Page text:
Year B, Fifth Sunday of Easter Acts 8:26-40; Lectionary reading for May 2

Remember earlier in Acts when Peter needed a vision from God to understand that the Good News was for everyone, not just Jews? This story is similar, and for good reason. 2000 years ago, gods were understood to belong to a specific group of people or to a geographic location. Until Jesus, Yahweh ‘belonged’ only to the descendents of Abraham.

But God did a new thing! At the beginning of Acts, Jesus promised the apostles that they would witness for him in Jerusalem, Judea, Samaria, and to the uttermost parts of the earth (Acts 1:8). Jesus sent the disciples out into the world to proclaim the Good News to people far and wide. This would have taken some getting used to. Sure, they had received the gift of tongues and could speak to and understand the people in these new lands, but as Jews, well-acquainted with persecution, preaching to strangers must have been quite intimidating. Here in Acts Chapter 8, the Holy Spirit directs Philip to speak to the Ethiopian eunuch. While this man wasn’t likely from as far away as modern Ethiopia, his homeland would definitely have counted as “the uttermost parts of the earth.” Did God really intend his message to extend to those people? To top it all off, this man was a eunuch, which according to Levitical law, made him unfit to make offerings to Yahweh.

The Ethiopian eunuch was a foreigner who looked and spoke differently from anyone the disciples had ever met, and he was… blemished. If he had been in Jerusalem to worship, he must have believed in the God of the Israelites, but he would have been an outcast in Jerusalem; not admitted in the Temple. While you probably don’t need to get into the specifics with your little ones, it might be helpful to explain that Philip knew something was very different about the man in the chariot. Still, with the push of the Holy Spirit, Philip helps the Ethiopian understand the prophecies in Isaiah and baptizes him. He welcomes him into the family of God without caring about where he’s from, what he looks like, or the state of his body. This is a revolutionary welcome! No wonder the Ethiopian “went on his way rejoicing (Acts 8:39).”

The world is a much smaller place than it was in Philip’s time, but even in the most multicultural of cities, it’s easy to spend most of our time with people that look, speak, and live just like us. Philip needed an angel and the Holy Spirit to get him to look past appearances and cultural biases to witness to the Ethiopian; and sometimes, we do to.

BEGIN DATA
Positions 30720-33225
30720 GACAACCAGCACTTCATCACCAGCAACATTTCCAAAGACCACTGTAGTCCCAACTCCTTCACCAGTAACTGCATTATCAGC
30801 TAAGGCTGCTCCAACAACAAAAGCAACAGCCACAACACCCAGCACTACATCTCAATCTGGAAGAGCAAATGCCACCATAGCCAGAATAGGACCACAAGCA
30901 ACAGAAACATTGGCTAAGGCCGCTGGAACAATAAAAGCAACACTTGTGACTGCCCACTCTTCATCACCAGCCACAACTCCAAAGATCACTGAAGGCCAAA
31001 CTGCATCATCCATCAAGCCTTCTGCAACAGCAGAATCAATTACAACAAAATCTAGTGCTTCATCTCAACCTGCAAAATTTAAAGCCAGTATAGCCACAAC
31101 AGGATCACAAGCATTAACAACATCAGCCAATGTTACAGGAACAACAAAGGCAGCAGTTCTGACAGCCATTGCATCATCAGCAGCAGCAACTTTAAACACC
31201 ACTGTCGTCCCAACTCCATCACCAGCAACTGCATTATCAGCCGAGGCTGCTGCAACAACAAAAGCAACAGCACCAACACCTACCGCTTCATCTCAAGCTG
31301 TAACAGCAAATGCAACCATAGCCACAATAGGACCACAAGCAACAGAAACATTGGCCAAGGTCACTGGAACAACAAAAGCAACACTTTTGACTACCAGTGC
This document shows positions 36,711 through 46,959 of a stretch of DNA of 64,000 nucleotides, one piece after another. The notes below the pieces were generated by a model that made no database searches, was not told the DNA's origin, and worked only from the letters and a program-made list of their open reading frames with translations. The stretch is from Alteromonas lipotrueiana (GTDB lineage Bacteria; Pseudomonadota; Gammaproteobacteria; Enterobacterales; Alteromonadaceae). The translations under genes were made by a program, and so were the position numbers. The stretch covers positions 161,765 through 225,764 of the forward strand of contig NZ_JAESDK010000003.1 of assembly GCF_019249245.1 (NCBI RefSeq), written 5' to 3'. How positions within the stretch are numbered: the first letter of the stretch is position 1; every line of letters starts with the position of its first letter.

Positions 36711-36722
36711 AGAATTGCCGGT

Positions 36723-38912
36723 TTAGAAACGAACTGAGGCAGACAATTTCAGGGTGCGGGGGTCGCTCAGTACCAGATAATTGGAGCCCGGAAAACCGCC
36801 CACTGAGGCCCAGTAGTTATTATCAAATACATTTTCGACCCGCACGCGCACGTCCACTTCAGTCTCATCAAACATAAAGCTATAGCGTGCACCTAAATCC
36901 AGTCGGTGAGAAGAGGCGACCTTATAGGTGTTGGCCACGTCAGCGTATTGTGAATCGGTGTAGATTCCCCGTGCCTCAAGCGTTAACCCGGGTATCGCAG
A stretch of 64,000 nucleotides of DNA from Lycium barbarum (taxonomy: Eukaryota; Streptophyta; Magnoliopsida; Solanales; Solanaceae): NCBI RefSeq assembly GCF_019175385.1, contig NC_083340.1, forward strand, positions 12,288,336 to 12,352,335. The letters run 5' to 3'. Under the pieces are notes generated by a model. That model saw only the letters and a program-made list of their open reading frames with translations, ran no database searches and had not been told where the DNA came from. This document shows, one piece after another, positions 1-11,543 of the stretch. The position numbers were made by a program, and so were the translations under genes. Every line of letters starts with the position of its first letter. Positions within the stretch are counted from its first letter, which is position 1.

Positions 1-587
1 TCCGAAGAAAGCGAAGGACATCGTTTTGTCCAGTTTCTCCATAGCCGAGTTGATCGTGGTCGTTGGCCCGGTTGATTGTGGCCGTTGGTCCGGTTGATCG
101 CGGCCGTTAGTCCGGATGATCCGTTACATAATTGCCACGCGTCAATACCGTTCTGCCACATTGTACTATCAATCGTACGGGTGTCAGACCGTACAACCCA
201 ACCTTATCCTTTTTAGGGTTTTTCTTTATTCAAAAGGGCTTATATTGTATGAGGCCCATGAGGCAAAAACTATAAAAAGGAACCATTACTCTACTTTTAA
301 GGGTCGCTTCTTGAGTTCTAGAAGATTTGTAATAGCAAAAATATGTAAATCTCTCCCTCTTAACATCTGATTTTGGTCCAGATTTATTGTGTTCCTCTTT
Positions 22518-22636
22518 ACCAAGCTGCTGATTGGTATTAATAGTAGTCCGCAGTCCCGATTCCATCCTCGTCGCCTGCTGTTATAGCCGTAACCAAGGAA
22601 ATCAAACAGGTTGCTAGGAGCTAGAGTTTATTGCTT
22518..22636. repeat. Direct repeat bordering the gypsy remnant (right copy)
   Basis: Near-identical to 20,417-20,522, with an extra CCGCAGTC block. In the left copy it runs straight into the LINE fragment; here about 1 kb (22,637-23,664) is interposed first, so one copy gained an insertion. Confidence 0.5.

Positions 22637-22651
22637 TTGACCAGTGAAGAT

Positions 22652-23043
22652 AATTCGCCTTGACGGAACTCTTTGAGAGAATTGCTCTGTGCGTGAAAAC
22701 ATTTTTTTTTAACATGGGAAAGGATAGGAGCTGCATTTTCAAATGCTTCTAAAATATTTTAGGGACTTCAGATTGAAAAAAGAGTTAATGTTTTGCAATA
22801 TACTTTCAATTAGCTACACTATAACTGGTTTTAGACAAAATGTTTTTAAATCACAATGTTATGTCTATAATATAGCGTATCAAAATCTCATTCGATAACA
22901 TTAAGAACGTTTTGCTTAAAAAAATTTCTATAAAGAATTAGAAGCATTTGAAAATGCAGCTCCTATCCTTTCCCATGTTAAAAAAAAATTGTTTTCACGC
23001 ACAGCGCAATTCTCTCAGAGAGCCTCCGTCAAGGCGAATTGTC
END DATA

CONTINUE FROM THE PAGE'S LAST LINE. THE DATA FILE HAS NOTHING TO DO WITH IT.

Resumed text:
This beautiful little book by Rachel Isadora just might be the Holy Spirit in disguise for someone in your congregation. Little Carmelita lives in a neighborhood alongside people from around the world. She goes to visit her grandmother and greets everyone she meets in their own language. You’ll learn 9 ways to say hello; 9 new ways to get to know someone from the “uttermost parts of the earth,” 9 new ways to minister with love to the outcast and the stranger. Pretty good for a 30 page book, eh?

Questions to ask before you read:

  • What languages do you speak in your home? Do you know any other languages?
  • How do you feel about meeting new people?
  • How do you feel about meeting people who look or behave differently that you?

Questions to ask after you read:

  • Did you know any of these ways to say hello? Do you know any other ways?
  • Is there someone in your church, school, or community you haven’t met yet? Which ‘hello’ will you say to get to know them?
  • How can you greet someone who can’t hear or can’t see you? How should you greet someone who can’t or won’t say anything back?

Sometimes the simplest books are the best. Clicking the book images takes you to Amazon, where you can support my work through the purchase of a book. You can also support this ministry by following the blog, my Facebook page, or my newborn Instagram account, details coming soon!

Isadora, Rachel. Say Hello! Nancy Paulsen Books, 2017.

If you read this far along, here’s 2 more ways to say hello: an-yong in Korean, and selamat in Malaysian. 😉

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